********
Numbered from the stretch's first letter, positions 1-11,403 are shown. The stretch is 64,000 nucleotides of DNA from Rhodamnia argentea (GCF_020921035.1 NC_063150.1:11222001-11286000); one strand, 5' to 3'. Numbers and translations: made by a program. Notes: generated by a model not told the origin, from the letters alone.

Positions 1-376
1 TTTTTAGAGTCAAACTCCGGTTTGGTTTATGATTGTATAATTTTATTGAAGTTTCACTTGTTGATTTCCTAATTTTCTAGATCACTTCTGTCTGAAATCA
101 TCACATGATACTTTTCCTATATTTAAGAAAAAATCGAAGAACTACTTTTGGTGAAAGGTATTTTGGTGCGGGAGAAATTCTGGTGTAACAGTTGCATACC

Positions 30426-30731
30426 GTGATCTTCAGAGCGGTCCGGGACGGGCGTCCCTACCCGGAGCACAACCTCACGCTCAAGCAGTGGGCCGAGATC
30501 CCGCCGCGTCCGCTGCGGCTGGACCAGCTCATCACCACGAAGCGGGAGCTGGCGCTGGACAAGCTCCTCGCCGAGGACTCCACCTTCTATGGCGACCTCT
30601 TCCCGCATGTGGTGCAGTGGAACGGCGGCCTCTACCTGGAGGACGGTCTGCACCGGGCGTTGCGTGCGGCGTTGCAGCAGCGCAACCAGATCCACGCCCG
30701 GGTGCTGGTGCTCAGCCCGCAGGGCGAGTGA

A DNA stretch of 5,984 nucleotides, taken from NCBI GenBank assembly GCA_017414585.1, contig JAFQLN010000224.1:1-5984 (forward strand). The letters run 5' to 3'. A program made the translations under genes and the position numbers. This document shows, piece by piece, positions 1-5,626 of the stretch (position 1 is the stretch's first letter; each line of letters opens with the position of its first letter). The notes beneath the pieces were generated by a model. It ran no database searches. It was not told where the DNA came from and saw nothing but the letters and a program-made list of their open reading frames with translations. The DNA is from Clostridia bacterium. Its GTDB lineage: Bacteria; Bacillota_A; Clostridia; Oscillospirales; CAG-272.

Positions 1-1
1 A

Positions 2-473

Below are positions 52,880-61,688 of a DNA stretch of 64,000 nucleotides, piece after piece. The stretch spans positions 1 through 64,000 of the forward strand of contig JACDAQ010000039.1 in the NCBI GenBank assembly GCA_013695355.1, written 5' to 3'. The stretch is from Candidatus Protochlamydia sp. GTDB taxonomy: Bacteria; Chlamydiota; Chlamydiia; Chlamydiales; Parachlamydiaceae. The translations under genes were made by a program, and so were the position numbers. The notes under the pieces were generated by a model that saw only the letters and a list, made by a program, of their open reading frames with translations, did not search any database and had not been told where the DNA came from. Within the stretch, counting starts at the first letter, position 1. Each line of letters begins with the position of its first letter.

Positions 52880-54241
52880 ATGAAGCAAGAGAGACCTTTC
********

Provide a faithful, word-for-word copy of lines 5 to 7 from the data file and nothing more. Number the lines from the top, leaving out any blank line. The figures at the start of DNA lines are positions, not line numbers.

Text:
Positions 30426-30731
30426 GTGATCTTCAGAGCGGTCCGGGACGGGCGTCCCTACCCGGAGCACAACCTCACGCTCAAGCAGTGGGCCGAGATC
30501 CCGCCGCGTCCGCTGCGGCTGGACCAGCTCATCACCACGAAGCGGGAGCTGGCGCTGGACAAGCTCCTCGCCGAGGACTCCACCTTCTATGGCGACCTCT